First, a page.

2. Possessive meditation
Shopping is a pastime a lot of people enjoy – whether it’s for the rush of spending, for comfort, or maybe for acceptance...for wanting to be a part of life as our society suggests they should.
I don’t necessarily like shopping. In fact, sometimes I loathe it. I take little joy in spending my car insurance payment on a dress I’ll wear only once, and seeing a display of new merchandise in a store doesn’t give me any thrills. I rarely buy into consumer claptrap or watch commercials and think “I want that, I need that, I must have that”. I hate driving for miles to find a parking space just because I needed to pop in for a small necessity and everyone on the planet decided to participate in a little retail therapy.
But I like owning things. I like the possession aspect of consumerism – holding my, often reluctantly, purchased item in my hands and reveling in its unfamiliar freshness. And you may be thinking, “Everyone likes owning things, silly!” But I often think, maybe a bit psychotically, “This is mine. It only belongs to me.”
There’s obsessiveness in the way I own things. Only certain things, actually. Things I think most people wouldn’t choose to be obsessive about – not cars, jewelry, or anything expensive at all.
As a preteen it was photos and the like. - I took pictures and had them developed several times a week. Pictures of inane things like a stuffed animal I’d gotten for my birthday or our cat shoved in a doll stroller, over and over again. Cloth covered albums with their shiny plastic sleeves and caption cards and cardboard photo boxes with neat labels. Wooden frames, metal frames, magnetic frames, and flimsy foam frames. And always more pictures.
As a teenager it was writing supplies. - Soft bound journals full of empty white pages and a bright ribbon bookmark. Colorful post it notes and boxes full of intricate stationary. Spiral notebooks, college lined paper, unsharpened pencils, and thick pink erasers. Crisp packets of crayons, markers, and pens...with a special box to hold them all.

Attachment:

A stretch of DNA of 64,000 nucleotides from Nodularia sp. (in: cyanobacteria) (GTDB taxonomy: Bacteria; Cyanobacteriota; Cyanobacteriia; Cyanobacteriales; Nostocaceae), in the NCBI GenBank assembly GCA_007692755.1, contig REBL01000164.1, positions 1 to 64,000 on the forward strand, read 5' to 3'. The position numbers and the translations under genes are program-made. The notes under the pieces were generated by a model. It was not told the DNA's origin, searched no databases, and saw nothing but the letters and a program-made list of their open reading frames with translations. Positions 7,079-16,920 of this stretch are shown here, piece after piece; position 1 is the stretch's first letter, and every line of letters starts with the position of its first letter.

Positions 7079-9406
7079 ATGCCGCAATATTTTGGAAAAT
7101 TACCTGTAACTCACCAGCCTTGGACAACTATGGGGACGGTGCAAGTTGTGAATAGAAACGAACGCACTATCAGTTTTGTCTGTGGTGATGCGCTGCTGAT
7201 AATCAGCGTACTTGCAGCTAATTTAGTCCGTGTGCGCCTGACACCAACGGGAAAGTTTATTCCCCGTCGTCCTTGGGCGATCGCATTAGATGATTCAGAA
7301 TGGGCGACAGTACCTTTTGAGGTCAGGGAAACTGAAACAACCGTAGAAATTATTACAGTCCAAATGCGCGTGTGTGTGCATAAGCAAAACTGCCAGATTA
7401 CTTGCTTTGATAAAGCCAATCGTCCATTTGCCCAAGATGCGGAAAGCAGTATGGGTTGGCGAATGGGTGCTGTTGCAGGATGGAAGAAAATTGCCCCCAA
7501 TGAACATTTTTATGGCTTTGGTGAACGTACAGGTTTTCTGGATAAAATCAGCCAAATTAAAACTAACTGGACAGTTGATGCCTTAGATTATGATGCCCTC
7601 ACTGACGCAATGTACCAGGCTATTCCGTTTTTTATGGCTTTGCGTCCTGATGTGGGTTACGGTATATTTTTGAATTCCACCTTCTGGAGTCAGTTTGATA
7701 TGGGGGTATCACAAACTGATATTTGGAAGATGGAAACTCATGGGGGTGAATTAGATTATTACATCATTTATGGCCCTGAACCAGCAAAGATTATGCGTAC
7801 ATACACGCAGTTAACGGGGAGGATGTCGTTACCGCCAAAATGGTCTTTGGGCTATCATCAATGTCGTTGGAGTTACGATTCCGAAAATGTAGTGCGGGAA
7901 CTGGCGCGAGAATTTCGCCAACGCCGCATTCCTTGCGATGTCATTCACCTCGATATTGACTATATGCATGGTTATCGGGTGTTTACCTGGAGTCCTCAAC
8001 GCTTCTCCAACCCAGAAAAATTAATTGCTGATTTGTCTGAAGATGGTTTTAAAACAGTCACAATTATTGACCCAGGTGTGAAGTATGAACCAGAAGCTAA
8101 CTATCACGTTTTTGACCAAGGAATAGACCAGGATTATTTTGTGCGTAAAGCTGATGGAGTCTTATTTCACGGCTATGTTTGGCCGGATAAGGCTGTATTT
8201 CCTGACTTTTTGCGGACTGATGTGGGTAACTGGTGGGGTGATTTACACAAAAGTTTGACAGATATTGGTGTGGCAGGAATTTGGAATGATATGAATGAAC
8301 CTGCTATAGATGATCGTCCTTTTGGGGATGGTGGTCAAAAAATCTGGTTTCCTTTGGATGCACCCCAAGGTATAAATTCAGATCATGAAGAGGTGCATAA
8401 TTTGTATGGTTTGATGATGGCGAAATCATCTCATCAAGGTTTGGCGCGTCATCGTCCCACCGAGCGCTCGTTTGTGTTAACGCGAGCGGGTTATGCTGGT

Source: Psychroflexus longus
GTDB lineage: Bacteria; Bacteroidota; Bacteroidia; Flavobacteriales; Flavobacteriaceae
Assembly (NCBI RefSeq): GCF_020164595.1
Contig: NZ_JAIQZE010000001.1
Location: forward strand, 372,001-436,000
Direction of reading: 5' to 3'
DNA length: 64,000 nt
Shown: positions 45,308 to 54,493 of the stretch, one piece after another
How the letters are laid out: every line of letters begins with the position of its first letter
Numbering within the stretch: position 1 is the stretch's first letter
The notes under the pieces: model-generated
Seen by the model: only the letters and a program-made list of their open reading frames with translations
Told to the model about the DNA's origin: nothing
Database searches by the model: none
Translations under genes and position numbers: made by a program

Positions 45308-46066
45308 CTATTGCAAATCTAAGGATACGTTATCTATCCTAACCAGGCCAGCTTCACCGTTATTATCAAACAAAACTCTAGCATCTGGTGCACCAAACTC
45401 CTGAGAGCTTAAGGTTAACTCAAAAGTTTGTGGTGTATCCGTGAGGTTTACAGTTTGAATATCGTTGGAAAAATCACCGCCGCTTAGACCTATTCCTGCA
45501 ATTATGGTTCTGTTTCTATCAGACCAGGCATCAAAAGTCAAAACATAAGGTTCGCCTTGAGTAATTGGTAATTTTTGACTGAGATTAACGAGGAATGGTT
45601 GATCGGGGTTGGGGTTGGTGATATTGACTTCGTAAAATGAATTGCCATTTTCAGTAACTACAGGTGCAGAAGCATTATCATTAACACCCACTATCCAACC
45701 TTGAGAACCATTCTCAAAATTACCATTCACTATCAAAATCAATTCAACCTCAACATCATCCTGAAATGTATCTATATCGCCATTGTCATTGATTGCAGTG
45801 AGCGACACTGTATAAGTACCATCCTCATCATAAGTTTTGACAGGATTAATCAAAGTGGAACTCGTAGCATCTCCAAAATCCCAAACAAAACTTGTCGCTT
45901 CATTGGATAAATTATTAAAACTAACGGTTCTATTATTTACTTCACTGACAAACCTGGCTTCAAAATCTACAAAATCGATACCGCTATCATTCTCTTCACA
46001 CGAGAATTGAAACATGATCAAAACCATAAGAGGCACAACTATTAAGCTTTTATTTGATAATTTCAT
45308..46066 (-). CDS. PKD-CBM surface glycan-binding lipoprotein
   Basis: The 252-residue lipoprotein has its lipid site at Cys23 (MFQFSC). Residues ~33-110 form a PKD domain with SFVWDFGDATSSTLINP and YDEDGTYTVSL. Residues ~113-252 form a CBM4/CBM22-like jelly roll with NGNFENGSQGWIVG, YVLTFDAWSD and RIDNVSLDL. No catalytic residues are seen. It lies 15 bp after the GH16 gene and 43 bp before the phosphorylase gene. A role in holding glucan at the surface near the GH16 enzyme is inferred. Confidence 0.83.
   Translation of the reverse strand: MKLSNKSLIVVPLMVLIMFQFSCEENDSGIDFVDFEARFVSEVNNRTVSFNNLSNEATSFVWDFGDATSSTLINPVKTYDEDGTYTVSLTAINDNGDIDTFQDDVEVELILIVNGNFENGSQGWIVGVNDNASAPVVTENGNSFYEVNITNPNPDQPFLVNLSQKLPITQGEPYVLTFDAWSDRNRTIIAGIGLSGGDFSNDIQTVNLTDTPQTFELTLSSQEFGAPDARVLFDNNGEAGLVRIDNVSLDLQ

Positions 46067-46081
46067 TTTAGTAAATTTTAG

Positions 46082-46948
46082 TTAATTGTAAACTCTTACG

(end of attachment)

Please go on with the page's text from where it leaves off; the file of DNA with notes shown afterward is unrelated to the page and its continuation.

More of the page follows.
As an adult it’s expanded a bit – makeup, books, shoes...as well as the aforementioned items. Nothing terribly important, obviously, yet each and every time I acquire one of those things, I have a ritual. It hasn’t changed since I was a kid.
I smooth out the covers on my bed and I set the items down neatly, lining them up just so and then arranging myself in a cross legged position with my back against the headboard. Then I look at them. I smooth my hands over them, pick them up and feel the weight of them, turn them over and over. I smell them, and I...enjoy them, without technically doing anything. Sometimes it takes awhile. Eventually I put them away or use them, but never without having done the ritual first.
I like to think of it as possessive meditation.
I’m completely aware of why I do this. Or rather, I have a theory that I’m relatively sure is correct.
Ever since I was little my father delighted in telling me that I owned nothing, not even my underwear. “But I bought that with my own money”, I’d say. Or, “It was a present from so-in-so.”
“It doesn’t matter”, he’d reply, “you live in my house and everything in it belongs to me!”
That might sound like an oddly mild statement to some, but my father was not a mild mannered man. He always felt the need to punctuate these declarations with convincing, less than pleasant actions, and with little to no provocation.
I didn’t truly understand until I was older, until I learned to understand my father. It wasn’t about the things; it was about power.
My little ritual started, I believe, as a form of rebellion and became a necessary means of establishing my own brand of control. “This is mine. It belongs only to me.” I was convincing myself, telling myself not to succumb to his hype like my mother had. He owned everything about her and I not only despised that, I feared it. Taking control of certain objects, even if only with childish ritualistic actions and fervent thoughts, kept me from losing my mind.
Now it’s no longer necessary, though I continue to do it out of habit and strangely, enjoyment. I’m strong enough and old enough to rebuff anyone that would attempt to control me, including my father. In fact, I delight in telling him, loudly, just how much I possess that he doesn’t. And he hates it. He hates hearing the conviction in my voice and seeing it on my face. He hates the loss of control.
Sometimes I imagine him sitting crossed legged on a bed with all his belongings scattered around him. I walk over and with one sweep of my arm, send it all tumbling into a huge trash bin. Then I turn and walk away. Leaving him with nothing.
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